THE FORKS, Maine — The broad, endless sky, curving over the vastness of the deep woods. Stillness broken only by the whooshing of white water and the squawks of wildlife. This is what drew Kevin Ross to the North Woods.
“It’s pristine, untouched land — pure wilderness,” said Ross, a 32-year-old rafting guide. “It’s a place where you can say goodbye to civilization for a while.”
But the grid finds even the most secluded places, it seems. Central Maine Power wants to run a new transmission line through more than 50 miles of the North Woods, the largest undeveloped forest east of the Mississippi River, to deliver Canadian hydropower to Massachusetts.
The prospect of power lines marring the landscape has stirred deep concerns in The Forks, a rustic town of about 40 full-time residents at the confluence of the Dead and Kennebec rivers. The $950 million project would carve a 145-mile path from the Quebec border that would run across the Appalachian Trail three times and over the Kennebec River Gorge, the region’s crown jewel.
Ross opposes the plan. But many of his neighbors have come to back it, if reluctantly. In exchange for their support, the company has promised to lavish The Forks and neighbors — small towns that have struggled economically for years — with tens of millions of dollars.
Many residents consider those payments bribes, and worry that the pledged money is pitting neighbors against each other. At the same time, they recognize the need for economic aid to offset declining tourism.
“It’s hard to blame them,” Ross said. “It’s like a school bully coming up to you and saying, ‘I’ll give you $10 if I can punch you in the face.’ ”
Until recently, Central Maine Power’s proposal was considered an also-ran to a similar plan in New Hampshire, called Northern Pass, the initial choice of Massachusetts Governor Charlie Baker’s administration to import clean energy.
But in February, New Hampshire regulators rejected Northern Pass, saying it would despoil the White Mountains and hurt tourism. In March, the Baker administration announced it would instead negotiate an agreement with Central Maine Power for 1,200 megawatts of hydropower, enough to power roughly 1.2 million homes.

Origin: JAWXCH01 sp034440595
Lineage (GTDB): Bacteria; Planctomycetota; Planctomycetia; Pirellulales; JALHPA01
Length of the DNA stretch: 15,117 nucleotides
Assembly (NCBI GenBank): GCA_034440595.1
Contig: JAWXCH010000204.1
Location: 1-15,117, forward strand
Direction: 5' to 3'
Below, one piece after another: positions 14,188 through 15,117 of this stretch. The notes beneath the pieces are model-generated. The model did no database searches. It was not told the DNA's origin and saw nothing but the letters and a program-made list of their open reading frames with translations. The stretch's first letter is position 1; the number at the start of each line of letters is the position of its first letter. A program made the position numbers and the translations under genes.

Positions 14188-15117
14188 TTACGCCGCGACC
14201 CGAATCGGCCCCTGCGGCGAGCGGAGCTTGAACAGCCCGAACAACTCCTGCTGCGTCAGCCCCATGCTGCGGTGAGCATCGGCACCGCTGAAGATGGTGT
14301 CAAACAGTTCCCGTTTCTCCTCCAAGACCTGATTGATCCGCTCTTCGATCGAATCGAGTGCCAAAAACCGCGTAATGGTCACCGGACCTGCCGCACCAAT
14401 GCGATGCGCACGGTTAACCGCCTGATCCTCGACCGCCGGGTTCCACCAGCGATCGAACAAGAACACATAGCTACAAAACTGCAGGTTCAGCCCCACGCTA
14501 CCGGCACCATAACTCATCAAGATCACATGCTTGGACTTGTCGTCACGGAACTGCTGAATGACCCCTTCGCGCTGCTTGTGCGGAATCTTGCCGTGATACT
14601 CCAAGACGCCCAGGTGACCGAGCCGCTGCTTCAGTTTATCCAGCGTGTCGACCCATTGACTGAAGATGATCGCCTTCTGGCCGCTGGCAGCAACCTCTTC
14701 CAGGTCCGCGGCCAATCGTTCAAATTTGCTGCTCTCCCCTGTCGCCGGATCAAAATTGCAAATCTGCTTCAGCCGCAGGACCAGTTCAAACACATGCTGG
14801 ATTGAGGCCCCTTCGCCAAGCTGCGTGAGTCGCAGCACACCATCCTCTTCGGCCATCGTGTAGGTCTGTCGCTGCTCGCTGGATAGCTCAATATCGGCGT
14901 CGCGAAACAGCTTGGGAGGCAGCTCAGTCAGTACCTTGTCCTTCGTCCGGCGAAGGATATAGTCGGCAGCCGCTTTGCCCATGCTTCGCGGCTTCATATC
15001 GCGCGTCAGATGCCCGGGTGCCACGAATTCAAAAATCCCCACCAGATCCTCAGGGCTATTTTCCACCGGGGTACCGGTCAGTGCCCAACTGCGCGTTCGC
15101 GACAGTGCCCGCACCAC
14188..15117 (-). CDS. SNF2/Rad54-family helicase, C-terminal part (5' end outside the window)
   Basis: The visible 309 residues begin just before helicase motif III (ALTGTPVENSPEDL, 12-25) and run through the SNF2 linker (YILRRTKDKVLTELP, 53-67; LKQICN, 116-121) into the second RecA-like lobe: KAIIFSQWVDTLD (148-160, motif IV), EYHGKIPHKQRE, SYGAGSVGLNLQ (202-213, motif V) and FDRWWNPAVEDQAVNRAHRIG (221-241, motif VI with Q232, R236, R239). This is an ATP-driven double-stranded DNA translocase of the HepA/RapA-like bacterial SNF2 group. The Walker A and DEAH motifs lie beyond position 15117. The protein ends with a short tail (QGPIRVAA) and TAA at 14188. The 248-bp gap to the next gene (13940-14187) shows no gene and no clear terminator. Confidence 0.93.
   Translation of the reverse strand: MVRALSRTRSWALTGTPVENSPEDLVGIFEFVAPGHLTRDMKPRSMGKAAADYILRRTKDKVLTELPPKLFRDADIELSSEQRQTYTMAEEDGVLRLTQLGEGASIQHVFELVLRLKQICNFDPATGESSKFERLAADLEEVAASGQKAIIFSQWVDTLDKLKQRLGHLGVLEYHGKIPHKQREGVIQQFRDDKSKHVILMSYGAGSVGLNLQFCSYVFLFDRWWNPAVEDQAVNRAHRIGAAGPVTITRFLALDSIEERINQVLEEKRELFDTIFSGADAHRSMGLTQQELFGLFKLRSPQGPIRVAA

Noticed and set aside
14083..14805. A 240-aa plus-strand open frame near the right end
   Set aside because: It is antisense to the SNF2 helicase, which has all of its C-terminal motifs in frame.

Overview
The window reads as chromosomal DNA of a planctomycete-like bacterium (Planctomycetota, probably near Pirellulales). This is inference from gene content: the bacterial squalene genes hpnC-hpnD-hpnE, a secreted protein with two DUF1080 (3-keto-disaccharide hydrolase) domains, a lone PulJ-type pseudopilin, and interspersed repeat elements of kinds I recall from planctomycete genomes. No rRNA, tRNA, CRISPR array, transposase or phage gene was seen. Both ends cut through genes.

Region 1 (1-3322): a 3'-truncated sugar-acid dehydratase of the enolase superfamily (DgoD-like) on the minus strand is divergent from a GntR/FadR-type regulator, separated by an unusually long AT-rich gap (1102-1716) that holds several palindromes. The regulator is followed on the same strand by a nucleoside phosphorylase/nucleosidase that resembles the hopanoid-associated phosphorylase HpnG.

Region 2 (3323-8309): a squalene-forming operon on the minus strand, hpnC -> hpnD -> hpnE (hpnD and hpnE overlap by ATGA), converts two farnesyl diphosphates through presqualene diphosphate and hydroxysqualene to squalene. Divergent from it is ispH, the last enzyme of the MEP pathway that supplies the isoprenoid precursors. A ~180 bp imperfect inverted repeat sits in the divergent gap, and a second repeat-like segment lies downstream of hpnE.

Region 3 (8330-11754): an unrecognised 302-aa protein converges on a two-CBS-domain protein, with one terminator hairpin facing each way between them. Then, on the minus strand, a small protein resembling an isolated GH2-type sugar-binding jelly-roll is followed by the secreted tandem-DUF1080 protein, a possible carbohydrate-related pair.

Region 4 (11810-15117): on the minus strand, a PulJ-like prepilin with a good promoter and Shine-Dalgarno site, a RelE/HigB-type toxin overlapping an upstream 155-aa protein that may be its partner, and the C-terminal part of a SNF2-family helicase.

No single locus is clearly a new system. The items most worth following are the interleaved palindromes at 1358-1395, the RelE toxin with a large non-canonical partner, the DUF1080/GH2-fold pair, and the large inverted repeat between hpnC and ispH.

The administration had solicited the proposals to comply with a 2016 state law that requires Massachusetts utilities to buy additional renewable energy to cut earth-warming carbon emissions.
Officials at Central Maine Power, a subsidiary of the energy company Avangrid, acknowledge that their plans call for power lines to extend through environmentally sensitive areas, saying the route is necessary to avoid a patchwork of conservation lands where development is banned. But they’ve pledged to minimize the impact of the new lines and have launched a well-funded campaign to build support throughout the state.
Many environmentalists have expressed skepticism about the plan, which calls for the clearing of a 150-foot-wide path and about 1,000 large support structures. But proponents and company officials say the project would reduce carbon emissions across New England, and would sharply curb Maine’s energy costs. It would create about 1,700 new jobs during construction and generate an estimated $18 million a year in new property taxes, while improving the reliability of the state’s electricity grid, they said.
“We respect what Massachusetts is trying to do to change New England’s energy future and address global climate change,” said John Carroll, a spokesman for Central Maine Power.
In addition to promising millions of dollars to groups in The Forks area, Central Maine Power has pledged to spend $50 million over 40 years on programs to assist low-income communities, and to reroute the Appalachian Trail so that the project would be less intrusive.
The company has also offered to bury the power lines beneath the Kennebec Gorge, an expensive option, but says the money could be put to much better use, from building new trails and visitor centers to marketing local businesses.